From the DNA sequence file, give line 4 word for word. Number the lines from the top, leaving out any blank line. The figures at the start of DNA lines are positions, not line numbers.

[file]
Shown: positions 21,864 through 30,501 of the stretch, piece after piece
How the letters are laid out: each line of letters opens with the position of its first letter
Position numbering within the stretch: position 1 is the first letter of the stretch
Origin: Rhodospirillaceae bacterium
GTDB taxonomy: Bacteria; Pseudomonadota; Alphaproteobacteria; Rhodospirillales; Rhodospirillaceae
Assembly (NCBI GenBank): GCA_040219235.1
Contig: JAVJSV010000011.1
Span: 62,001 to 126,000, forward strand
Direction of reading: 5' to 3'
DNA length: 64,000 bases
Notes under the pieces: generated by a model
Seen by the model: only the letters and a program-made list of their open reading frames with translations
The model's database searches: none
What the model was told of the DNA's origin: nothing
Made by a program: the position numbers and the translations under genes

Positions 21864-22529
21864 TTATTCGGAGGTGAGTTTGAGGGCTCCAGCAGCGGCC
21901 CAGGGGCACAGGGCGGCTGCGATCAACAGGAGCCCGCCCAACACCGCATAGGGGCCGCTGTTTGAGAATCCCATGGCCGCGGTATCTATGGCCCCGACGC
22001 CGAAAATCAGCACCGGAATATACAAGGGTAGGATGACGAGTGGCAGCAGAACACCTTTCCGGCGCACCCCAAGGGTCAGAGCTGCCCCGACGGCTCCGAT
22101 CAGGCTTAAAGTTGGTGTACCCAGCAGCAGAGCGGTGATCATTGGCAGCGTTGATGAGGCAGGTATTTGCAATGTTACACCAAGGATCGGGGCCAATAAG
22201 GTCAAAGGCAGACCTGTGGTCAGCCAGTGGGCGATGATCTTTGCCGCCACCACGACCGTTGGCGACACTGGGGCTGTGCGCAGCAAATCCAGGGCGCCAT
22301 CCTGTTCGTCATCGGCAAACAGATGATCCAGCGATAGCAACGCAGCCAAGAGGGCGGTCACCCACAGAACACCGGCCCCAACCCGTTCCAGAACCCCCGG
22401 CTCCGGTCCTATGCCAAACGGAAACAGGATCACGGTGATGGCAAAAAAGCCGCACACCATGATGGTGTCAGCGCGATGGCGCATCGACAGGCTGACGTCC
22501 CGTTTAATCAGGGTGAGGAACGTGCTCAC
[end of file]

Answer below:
Origin: Rhodospirillaceae bacterium